There was a point, when only big-ticket items like cars, homes or expensive electronics received pre-purchasing attention. Today, people engage in discovery before purchasing just about everything. ‘Let me search for it online' has taken precedence to 'let me ask a friend.'
All these crossed categories of shopping behavior mean that consumers are exposed to different elements of a brand much earlier in the purchasing cycle. So, as a marketer, how do you accommodate for this? How do you successfully deliver ‘your’ message, even when so many other channels are telling potential customers what they should think about your brand in advance?
Consumer (Created) Guides
As a marketing professional you must first understand that there are no barriers to access. Today’s shoppers carry access in their pockets with smartphones, laptops and tablets.
As such, consumers are creating their own consumer guides with reviews, tweets, blogs, social network post and videos for products of all kinds - including yours. As marketers, this has created a new thought process and an entirely different conversation we must learn to manage. Don’t believe this? Open up a new window tab and type the name of your company’s flagship product or any product you like. Hopefully, you rank near the top. Now add the word reviews. You will see ratings and opinion sites, online stores, images, coupons, demonstration video, social network pages and even competitor sites.
Were you able to even find your product? If you found it, were you happy with what you saw? Based on what you saw, will somebody buy your product? This is where brands win or lose customers; this is where engagement and truly being present is most important. You can’t be afraid or ignore the skeletons in your closet if you put them there.
It’s Not the Review, its How You Handle It
Shopper Sciences partnered with Google, in 2011, to produce a study, which came to the conclusion that an average of 10.4 new media or traditional sources were being utilized in research by consumers before a purchase was made. This number represents two times the sources used just the year before and spread through both the B2C and B2B spectrum. Word of mouth has spread into the digital medium through these sources, so instead of being one-on-one interactions; it’s now one-to-millions. Thus, anxiety about online ratings and reviews is understandable– especially when it comes to opening up your own site for user comments (in an effort to drive deeper levels of engagement). What if somebody says something negative? What if a whole lot of people do?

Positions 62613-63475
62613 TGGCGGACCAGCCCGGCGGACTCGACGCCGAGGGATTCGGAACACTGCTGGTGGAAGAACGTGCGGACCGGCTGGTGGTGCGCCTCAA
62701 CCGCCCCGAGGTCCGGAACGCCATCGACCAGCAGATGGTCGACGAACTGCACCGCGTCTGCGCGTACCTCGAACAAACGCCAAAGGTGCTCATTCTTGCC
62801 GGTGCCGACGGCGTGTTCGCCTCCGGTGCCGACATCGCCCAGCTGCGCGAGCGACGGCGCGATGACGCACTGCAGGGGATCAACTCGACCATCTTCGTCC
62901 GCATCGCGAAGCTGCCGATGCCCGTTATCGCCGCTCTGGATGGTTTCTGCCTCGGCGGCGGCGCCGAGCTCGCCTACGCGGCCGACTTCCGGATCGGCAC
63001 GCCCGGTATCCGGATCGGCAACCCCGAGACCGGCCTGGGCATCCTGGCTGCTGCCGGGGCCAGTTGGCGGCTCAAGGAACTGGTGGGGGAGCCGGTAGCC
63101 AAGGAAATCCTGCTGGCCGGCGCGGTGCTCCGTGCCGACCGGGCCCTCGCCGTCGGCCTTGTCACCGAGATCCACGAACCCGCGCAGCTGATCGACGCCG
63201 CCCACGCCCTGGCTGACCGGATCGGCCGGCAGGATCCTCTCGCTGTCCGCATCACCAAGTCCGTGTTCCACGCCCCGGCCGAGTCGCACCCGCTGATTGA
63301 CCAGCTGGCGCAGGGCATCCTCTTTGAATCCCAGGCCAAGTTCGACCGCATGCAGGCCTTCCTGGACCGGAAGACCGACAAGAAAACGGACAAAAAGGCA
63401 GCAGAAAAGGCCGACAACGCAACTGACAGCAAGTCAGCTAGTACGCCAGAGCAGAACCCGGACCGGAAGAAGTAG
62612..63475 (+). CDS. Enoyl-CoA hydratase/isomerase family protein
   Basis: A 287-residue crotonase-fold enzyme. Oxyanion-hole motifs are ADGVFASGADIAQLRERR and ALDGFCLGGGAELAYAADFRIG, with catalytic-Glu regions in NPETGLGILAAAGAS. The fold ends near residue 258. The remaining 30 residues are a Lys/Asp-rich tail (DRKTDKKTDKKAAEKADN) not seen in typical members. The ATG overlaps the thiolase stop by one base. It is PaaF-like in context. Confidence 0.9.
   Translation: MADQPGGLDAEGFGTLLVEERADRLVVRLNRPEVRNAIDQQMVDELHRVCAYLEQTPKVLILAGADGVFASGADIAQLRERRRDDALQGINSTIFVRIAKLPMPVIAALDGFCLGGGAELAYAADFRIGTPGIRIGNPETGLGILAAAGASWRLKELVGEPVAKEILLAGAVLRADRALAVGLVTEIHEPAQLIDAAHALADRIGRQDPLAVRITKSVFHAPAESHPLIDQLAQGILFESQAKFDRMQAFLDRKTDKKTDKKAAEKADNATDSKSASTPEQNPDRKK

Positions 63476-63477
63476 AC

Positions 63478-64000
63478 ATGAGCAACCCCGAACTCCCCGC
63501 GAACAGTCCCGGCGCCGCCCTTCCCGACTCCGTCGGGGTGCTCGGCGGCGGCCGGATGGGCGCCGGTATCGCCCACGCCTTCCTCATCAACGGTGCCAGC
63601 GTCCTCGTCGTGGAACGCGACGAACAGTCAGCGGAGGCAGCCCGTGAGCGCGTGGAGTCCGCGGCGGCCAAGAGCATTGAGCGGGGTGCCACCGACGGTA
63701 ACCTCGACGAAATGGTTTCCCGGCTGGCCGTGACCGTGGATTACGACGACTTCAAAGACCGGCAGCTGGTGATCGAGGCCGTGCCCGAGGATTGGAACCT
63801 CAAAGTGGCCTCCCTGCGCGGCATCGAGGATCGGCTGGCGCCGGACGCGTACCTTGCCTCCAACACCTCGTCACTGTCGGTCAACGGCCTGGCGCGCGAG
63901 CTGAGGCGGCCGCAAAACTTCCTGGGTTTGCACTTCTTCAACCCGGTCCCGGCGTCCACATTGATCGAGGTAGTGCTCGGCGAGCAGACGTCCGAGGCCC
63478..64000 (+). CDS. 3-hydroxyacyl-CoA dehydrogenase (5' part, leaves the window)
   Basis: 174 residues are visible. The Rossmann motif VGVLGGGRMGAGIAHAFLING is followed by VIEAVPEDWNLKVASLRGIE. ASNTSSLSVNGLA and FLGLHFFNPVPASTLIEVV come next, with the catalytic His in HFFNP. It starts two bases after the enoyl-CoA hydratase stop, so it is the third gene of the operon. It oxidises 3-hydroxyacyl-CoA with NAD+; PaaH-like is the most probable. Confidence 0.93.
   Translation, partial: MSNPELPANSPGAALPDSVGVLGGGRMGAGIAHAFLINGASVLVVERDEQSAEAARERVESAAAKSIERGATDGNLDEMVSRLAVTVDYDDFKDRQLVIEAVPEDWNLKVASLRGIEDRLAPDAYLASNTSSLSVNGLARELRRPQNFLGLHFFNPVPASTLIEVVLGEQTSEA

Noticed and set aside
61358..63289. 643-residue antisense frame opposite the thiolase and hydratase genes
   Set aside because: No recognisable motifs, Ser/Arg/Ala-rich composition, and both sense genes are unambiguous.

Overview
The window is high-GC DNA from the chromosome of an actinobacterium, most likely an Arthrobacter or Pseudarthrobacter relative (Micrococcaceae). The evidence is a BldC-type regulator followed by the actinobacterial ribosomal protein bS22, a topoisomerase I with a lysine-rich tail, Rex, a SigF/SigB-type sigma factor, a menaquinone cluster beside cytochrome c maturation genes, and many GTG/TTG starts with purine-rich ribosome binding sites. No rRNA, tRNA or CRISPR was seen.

My response is usually to take a deep breath and relax. Most word of mouth is positive. According to Bazaarvoice, 80 percent of product ratings are 4 or 5 stars out of 5. Additionally, reviews on the site of a given retailer are typically written by the top 20 percent of their customers (by lifetime value). Negative reviews and how your brand deals with them add authenticity and truthfulness. If the product you’re marketing is truly a good one you shouldn’t fear the occasional negative comment.
Whether it’s on a medium you control or a number of other channels that consumers utilize, it will happen regardless. However, even negative reviews present you with an opportunity to make things right with the consumer. Ideally, you’ll have created a plan in advance for negative comments and others will also be able to see that, as a brand, you at least made an attempt to resolve the issue. One plan could be to take things offline. Ask the user who left a negative comment to email you to discuss the situation. You may very well still lose the customer that posted the negative review, but by choosing not to engage negatively, you haven’t turned off potential buyers.
About the Author: Bryan Young is CEO of BEC, an award-winning digital agency that teaches brands to be more knowledgeable of the social ecosystem around them.